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Title: Exploring the relationship between gender roles and psychological wellbeing : does coping have a role?
Author: Adam, Louise A.
ISNI:       0000 0004 6422 8565
Awarding Body: University of Surrey
Current Institution: University of Surrey
Date of Award: 2017
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Objectives. Psychological androgyny, as defined by endorsing instrumental and expressive characteristics, has been associated with psychological wellbeing. There is also a growing evidence based for the benefits of coping flexibility for wellbeing. Given that the ability to respond to situations flexibly theoretically applies to both androgyny and coping flexibility, research linking these concepts is warranted. Research in China has found that androgyny is related to increased coping flexibility. The aim of this study was to explore these concepts within the British Isles, specifically investigating whether coping flexibility mediates the relationship between androgyny and distress. Design. A cross-sectional, quantitative design was used. Methods. Measures of androgyny, coping flexibility and psychological distress were completed by 318 adults currently living in the British Isles, via an online survey. Relationships between the variables were examined using Pearson correlation coefficients. Mediation analyses were completed using Bootstrapping analysis to assess whether coping flexibility mediated the relationship between androgyny and psychological distress. Results. Increased levels of androgyny and coping flexibility were both associated with reduced psychological distress. Higher androgyny scores were associated with more coping flexibility (β = 0.340, p = 0.000). Stronger endorsement of androgyny was related to reduced psychological distress, through coping flexibility (ab = -0.4228 CI [-.7132, -.2159]). Conclusion. The findings go some way to explaining the relationship between androgyny and wellbeing, and indicate coping flexibility is an important aspect of coping. However, due to the disproportionate number of female students in the sample, generalisability of the findings is limited. Further analysis exploring different age groups and other conceptualisations of androgyny are warranted.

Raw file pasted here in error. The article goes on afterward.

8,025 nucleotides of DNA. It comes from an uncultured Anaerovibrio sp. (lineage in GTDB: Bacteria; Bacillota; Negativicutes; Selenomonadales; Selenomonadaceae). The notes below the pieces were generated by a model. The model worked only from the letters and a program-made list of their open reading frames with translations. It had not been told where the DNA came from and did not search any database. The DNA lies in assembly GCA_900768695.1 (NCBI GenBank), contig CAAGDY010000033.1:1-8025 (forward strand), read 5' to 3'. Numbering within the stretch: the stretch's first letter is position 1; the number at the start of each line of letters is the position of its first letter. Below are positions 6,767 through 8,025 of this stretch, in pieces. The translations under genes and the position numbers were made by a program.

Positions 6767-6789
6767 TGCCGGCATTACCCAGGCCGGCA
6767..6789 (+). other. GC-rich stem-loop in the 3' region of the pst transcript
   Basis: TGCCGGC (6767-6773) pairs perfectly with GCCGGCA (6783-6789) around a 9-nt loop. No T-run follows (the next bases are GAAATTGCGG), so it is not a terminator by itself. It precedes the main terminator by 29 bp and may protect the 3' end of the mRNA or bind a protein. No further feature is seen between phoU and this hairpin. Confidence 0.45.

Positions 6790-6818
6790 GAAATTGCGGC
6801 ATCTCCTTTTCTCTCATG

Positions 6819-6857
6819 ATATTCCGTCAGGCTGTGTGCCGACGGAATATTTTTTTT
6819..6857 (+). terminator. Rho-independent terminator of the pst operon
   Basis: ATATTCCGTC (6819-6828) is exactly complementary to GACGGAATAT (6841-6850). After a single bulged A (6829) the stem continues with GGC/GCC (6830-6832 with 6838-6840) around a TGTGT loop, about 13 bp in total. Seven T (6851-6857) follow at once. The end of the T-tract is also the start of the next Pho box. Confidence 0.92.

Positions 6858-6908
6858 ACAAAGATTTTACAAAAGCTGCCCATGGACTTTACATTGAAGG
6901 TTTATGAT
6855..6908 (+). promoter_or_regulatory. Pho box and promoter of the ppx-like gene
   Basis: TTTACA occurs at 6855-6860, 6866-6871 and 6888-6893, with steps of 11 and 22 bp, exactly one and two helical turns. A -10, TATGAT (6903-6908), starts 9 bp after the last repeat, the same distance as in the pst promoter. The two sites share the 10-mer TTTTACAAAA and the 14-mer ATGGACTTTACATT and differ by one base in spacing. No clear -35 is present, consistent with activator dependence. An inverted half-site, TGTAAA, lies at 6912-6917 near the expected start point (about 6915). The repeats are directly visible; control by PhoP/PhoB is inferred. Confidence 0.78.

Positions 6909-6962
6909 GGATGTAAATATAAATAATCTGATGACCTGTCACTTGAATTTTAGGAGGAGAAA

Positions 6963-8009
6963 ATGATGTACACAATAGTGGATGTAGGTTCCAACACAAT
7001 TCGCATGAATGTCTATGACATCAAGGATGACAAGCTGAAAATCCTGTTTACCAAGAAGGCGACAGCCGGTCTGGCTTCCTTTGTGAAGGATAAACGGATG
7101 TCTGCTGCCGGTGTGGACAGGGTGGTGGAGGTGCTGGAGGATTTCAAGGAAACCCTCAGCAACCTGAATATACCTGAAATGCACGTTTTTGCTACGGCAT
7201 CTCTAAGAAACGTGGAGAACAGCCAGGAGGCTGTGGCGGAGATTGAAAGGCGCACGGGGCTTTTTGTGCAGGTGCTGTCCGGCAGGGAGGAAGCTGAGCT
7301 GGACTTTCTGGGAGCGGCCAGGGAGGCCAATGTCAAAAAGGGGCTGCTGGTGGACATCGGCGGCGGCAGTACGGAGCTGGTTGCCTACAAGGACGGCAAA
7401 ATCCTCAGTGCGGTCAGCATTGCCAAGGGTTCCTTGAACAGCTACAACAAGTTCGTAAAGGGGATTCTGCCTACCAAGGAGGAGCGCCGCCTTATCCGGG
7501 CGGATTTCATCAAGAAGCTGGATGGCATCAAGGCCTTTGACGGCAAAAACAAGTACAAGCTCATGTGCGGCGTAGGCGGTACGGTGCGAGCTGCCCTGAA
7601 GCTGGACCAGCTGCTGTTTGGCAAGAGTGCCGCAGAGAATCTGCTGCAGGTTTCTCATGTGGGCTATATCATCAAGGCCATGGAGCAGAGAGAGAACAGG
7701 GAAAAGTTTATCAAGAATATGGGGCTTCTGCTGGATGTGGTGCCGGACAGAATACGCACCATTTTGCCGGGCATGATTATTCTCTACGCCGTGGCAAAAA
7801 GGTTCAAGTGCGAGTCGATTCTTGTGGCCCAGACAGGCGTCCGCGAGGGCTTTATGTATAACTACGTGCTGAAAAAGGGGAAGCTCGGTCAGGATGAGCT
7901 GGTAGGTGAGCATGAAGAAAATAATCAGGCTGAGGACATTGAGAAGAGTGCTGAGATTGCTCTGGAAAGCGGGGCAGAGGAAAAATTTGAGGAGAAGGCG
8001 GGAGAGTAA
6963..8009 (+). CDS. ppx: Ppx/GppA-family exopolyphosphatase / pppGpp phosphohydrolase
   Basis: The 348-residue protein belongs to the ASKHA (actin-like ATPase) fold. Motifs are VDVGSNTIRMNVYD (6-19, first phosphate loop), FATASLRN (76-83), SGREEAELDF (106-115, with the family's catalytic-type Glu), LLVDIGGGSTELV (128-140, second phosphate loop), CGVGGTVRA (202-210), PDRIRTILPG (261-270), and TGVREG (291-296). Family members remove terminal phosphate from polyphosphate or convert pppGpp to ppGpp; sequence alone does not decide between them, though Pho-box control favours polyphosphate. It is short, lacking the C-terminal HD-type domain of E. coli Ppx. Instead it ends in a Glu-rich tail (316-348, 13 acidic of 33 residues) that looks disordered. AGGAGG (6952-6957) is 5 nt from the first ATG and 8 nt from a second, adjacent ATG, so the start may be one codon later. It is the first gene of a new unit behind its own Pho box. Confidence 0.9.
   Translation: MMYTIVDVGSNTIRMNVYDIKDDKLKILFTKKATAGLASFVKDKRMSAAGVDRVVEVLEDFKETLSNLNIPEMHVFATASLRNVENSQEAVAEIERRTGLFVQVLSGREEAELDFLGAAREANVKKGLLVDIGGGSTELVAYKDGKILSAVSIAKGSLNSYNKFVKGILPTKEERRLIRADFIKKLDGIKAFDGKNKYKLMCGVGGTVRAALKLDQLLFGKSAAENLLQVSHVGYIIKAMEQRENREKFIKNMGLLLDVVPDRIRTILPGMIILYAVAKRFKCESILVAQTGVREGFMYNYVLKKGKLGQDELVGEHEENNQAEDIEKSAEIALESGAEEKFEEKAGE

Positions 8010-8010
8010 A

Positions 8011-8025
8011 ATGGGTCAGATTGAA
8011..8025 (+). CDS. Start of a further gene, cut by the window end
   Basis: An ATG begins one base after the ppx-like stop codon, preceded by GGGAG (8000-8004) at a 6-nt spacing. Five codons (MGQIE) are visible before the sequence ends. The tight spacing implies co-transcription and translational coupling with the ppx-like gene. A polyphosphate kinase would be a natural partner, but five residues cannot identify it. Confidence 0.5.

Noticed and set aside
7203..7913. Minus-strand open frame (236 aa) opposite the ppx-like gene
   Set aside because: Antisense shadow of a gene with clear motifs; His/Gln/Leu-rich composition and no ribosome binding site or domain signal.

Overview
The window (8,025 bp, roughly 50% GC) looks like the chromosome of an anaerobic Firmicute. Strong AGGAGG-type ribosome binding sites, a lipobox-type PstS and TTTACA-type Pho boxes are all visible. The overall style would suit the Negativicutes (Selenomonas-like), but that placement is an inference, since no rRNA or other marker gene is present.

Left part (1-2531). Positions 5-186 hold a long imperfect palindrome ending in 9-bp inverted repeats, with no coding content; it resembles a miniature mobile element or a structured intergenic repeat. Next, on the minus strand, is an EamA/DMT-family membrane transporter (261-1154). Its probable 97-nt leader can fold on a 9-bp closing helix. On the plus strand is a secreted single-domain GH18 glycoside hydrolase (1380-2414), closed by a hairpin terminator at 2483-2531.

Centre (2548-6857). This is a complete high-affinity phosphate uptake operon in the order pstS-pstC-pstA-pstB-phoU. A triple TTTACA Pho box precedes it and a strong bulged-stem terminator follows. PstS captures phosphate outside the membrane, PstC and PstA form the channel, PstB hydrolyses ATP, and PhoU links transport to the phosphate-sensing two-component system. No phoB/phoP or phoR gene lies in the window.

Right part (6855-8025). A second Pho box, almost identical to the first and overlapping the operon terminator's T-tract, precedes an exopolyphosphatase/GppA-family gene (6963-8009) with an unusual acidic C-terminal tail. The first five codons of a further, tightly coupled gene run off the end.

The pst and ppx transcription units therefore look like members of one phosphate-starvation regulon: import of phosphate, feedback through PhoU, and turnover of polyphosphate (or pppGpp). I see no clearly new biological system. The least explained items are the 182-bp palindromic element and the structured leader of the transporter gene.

Supervisor: Gleeson, Kate Sponsor: Not available
Qualification Name: Thesis (D.Psych.) Qualification Level: Doctoral
EThOS ID:  DOI: Not available